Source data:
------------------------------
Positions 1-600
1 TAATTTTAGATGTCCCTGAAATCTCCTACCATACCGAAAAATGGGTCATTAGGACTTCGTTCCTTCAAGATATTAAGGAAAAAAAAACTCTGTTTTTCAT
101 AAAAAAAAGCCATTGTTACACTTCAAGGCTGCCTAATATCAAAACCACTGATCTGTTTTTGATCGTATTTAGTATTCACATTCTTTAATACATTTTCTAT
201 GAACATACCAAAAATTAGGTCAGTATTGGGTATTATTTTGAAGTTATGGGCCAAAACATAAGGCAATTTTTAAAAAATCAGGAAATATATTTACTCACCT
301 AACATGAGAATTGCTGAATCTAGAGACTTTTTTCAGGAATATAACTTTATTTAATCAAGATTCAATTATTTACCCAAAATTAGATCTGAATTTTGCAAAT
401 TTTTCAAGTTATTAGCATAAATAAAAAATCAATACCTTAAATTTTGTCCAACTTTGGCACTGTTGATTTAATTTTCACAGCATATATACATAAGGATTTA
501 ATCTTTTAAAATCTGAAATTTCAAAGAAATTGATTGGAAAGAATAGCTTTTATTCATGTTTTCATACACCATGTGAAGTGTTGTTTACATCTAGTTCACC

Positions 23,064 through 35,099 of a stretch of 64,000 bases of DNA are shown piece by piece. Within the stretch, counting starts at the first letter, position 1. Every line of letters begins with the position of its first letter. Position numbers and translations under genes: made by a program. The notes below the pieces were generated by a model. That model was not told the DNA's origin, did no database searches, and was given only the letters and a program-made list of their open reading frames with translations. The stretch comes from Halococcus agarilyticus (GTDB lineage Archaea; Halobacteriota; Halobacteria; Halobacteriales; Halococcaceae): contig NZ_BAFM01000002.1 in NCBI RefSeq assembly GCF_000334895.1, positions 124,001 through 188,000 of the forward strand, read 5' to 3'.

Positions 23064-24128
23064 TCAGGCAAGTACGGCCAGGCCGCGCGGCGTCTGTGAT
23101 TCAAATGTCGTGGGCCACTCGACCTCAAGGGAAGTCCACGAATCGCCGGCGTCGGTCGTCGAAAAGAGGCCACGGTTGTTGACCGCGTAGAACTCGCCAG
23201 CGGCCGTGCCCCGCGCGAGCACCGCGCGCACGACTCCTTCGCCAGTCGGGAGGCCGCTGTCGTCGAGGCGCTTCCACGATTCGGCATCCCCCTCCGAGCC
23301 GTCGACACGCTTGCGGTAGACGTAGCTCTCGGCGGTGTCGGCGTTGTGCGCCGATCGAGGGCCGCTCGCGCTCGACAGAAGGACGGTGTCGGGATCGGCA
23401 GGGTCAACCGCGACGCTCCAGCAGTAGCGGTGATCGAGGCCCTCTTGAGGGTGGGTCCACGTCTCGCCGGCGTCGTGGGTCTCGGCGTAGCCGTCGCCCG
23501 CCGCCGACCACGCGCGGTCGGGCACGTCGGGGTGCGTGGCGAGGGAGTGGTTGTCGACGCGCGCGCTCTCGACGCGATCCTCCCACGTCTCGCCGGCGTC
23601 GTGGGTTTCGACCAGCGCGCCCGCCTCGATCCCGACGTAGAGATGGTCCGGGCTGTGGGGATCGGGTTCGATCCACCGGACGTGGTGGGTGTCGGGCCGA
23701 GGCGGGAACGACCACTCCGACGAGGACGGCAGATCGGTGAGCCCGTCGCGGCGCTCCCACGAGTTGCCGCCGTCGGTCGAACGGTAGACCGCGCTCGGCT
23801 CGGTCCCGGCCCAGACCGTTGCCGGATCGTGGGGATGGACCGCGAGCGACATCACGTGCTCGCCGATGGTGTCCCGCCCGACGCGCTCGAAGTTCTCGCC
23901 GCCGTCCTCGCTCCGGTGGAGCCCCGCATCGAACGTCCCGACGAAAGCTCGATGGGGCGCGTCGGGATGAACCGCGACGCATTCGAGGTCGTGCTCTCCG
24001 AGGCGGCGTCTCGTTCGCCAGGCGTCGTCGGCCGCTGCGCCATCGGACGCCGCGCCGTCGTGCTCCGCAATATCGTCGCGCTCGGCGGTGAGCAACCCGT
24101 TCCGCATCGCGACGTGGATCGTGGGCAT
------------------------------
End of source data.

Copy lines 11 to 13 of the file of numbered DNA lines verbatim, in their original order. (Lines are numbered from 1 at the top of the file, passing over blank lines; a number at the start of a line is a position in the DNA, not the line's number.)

23101 TCAAATGTCGTGGGCCACTCGACCTCAAGGGAAGTCCACGAATCGCCGGCGTCGGTCGTCGAAAAGAGGCCACGGTTGTTGACCGCGTAGAACTCGCCAG
23201 CGGCCGTGCCCCGCGCGAGCACCGCGCGCACGACTCCTTCGCCAGTCGGGAGGCCGCTGTCGTCGAGGCGCTTCCACGATTCGGCATCCCCCTCCGAGCC
23301 GTCGACACGCTTGCGGTAGACGTAGCTCTCGGCGGTGTCGGCGTTGTGCGCCGATCGAGGGCCGCTCGCGCTCGACAGAAGGACGGTGTCGGGATCGGCA